The RPG-7 (Russian: РПГ-7) is a widely-produced, portable, unguided, shoulder-launched, anti-tank rocket-propelled grenade launcher. Originally the RPG-7 (Ручной Противотанковый Гранатомёт - Ruchnoy Protivotankovyy Granatomyot, Hand-held anti-tank grenade launcher) and its predecessor, the RPG-2, were designed by the Soviet Union and are now manufactured by the Bazalt company. The weapon has the GRAU index 6G3. The English-language term "RPG", meaning "rocket-propelled grenade", though frequently encountered and reasonably descriptive, is not based on a literal translation.
The ruggedness, simplicity, low cost, and effectiveness of the RPG-7 has made it the most widely used anti-tank weapon in the world. Currently around 40 countries use the weapon, and it is manufactured in a number of variants by nine countries. It is also popular with irregular and guerrilla forces. The RPG has been used in almost all conflicts across all continents since the mid-1960s from the Vietnam War to the present day War in Afghanistan.
The most commonly seen major variations are the RPG-7D paratrooper model (able to be broken into two parts for easier carrying), and the lighter Chinese Type 69 RPG. DIO of Iran manufactures RPG-7s with olive green handguards, H&K pistol grips, and a Commando variant.
The RPG-7 was first delivered to the Soviet Army in 1961 and deployed at a squad level. It replaced the RPG-2, having clearly out-performed the intermediate RPG-4 design during testing. The current model produced by Russia is the RPG-7V2, capable of firing standard and dual high explosive anti-tank (HEAT) rounds, high explosive/fragmentation, and thermobaric warheads (see below), with a UP-7V sighting device fitted (used in tandem with the standard 2.7x PGO-7 optical sight) to allow the use of extended range ammunition. The RPG-7D3 is the equivalent paratrooper model. Both the RPG-7V2 and RPG-7D3 were adopted by the Russian Ground Forces in 2001.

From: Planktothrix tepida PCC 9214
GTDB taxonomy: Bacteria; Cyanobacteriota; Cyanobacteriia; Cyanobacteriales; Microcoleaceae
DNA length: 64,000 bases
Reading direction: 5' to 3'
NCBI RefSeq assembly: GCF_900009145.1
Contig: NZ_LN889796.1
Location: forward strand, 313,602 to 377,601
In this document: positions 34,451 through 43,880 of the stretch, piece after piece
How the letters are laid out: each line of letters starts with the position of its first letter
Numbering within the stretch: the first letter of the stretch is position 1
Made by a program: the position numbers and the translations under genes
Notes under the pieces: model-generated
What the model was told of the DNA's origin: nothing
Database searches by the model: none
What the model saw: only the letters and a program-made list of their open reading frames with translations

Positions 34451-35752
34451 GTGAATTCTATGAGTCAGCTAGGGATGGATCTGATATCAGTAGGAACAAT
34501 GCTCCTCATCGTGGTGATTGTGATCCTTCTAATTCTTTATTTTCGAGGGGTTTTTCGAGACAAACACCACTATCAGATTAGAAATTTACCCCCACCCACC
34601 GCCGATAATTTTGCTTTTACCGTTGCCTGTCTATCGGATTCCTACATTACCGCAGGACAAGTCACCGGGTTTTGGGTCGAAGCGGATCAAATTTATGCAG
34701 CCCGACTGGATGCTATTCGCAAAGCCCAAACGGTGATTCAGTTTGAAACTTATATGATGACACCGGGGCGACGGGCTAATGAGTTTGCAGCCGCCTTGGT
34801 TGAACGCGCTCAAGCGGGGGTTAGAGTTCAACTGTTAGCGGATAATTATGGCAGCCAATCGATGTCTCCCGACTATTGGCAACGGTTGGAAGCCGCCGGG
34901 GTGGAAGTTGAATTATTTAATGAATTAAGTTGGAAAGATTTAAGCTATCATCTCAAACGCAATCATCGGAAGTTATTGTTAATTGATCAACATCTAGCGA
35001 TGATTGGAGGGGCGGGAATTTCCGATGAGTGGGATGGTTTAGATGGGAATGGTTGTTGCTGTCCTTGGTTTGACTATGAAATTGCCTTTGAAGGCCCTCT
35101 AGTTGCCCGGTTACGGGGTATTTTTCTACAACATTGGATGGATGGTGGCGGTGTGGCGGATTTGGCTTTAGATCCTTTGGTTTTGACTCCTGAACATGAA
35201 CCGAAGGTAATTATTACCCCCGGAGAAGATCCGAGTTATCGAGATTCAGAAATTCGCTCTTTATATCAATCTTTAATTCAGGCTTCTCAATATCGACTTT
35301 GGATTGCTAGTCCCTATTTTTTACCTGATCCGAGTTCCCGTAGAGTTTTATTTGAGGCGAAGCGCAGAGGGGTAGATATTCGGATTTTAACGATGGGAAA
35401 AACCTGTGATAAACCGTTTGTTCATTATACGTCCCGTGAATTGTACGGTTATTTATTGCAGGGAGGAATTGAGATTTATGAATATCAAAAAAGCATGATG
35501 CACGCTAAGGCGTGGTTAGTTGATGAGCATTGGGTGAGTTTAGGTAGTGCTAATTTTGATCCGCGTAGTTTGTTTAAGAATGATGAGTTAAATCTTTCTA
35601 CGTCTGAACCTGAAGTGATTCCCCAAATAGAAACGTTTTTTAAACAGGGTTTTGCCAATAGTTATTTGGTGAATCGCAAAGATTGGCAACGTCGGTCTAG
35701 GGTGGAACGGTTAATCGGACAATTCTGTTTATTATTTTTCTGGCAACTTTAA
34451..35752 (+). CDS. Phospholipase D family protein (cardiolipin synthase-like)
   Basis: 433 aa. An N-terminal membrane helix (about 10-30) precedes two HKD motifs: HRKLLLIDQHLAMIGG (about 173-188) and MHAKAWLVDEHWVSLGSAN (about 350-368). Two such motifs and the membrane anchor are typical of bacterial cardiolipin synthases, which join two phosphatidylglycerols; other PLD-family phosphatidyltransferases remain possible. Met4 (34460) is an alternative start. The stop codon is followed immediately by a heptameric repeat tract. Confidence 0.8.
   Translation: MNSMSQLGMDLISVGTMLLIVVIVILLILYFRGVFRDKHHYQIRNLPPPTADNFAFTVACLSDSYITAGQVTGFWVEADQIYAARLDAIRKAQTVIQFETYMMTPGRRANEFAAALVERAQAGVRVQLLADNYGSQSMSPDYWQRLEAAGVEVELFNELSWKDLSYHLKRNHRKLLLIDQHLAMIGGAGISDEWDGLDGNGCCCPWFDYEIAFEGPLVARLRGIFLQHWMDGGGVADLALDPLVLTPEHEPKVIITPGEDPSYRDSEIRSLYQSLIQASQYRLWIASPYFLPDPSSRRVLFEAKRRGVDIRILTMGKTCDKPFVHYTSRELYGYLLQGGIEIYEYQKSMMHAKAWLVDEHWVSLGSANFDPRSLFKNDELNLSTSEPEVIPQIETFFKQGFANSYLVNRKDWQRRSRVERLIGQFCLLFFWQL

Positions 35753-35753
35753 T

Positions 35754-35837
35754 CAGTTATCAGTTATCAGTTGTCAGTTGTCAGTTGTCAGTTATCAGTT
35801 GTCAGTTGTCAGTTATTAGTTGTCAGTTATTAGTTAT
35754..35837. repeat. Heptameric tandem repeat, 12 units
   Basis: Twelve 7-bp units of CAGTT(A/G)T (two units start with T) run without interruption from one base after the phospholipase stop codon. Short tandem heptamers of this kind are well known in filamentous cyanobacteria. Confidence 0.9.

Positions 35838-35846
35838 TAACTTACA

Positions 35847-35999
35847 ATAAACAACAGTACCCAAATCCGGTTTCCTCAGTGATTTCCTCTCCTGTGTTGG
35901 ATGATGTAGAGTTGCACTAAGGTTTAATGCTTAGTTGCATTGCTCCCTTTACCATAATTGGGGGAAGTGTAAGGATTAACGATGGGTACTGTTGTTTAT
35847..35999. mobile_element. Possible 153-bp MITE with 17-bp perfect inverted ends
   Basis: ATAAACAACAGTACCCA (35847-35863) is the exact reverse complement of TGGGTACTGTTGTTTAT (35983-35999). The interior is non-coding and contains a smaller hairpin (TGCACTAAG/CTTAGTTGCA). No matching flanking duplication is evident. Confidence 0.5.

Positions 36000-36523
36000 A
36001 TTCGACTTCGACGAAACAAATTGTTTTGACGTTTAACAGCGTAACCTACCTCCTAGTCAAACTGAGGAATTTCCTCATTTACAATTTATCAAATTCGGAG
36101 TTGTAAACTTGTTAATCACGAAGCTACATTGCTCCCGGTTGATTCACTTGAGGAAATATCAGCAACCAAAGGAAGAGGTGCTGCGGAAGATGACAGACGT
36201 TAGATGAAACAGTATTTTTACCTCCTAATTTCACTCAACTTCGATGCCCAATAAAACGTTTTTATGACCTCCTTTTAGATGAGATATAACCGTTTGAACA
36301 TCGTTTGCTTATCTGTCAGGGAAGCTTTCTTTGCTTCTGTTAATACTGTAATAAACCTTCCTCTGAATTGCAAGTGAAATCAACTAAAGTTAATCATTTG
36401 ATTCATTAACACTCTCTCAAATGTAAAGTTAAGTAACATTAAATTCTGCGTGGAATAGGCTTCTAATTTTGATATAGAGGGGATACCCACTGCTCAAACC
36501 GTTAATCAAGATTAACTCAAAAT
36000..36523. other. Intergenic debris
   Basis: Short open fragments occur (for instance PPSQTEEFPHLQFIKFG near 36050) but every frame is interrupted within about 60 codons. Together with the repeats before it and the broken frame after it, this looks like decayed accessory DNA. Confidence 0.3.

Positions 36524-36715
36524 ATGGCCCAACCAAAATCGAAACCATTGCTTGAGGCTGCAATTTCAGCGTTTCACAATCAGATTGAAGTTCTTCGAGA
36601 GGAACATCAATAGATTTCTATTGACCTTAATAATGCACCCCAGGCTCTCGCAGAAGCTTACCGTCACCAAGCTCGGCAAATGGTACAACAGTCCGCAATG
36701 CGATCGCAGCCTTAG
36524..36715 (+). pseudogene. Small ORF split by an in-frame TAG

The launcher is reloadable and based around a simple steel tube, 40 millimeters in diameter, 95.3 centimeters long, and weighing 7 kilograms. The middle of the tube is wood wrapped to protect the user from heat and the end is flared to assist in blast shielding and recoil reduction. Sighting is usually optical with a back-up iron sight, and passive infra-red and night sights are also available.
As with similar weapons, the grenade protrudes from the launch tubes. It is 40-105 millimeters in diameter and weighs between 2.5 and 4.5 kilograms. It is launched by a gunpowder booster charge, giving it an initial speed of 115 meters per second, and creating a cloud of light grey-blue smoke. The rocket motor ignites after 10 meters and sustains flight out to 500 meters at a maximum velocity of 295 meters per second. The grenade is stabilized by two sets of fins that deploy in-flight: one large set on the stabilizer pipe to maintain direction and a smaller front set to induce rotation. The grenade can fly up to 1,100 meters; the fuze sets the maximum range, usually 920 meters.
According to the United States Army Training and Doctrine Command (TRADOC) Bulletin 3u (1977) Soviet RPG-7 Antitank Grenade Launcher—Capabilities and Countermeasures, the RPG-7 munition has 2 sections: a "booster" section and a "warhead and sustainer motor" section. These must be assembled into the ready-to-use grenade. The booster consists of a "small strip powder charge" that serves to propel the grenade out of the launcher, the sustainer motor ignites and propels the grenade for the next few seconds, reaching a speed of 294 meters per second. The TRADOC bulletin provides anecdotal commentary that the RPG-7 has been fired from within buildings, which agrees with the two-stage design. It is stated that only a 2-meter standoff to a rear obstruction is needed for use inside rooms or fortifications. The fins not only provide drag stabilization, but are designed to impart a slow rotation to the grenade.
Due to the configuration of the RPG-7 sustainer/warhead section, it responds counter-intuitively to crosswinds. A crosswind will tend to exert pressure on the stabilizing fins, causing the projectile to turn into the wind. While the rocket motor is still burning, this will cause the flight path to curve into the wind. The TRADOC bulletin explains aiming difficulties for more distant moving targets in crosswinds at some length.The RPG-7 has no noticeable recoil, the only effect during firing being that of the sudden lightness of the launcher as the rocket leaves the tube.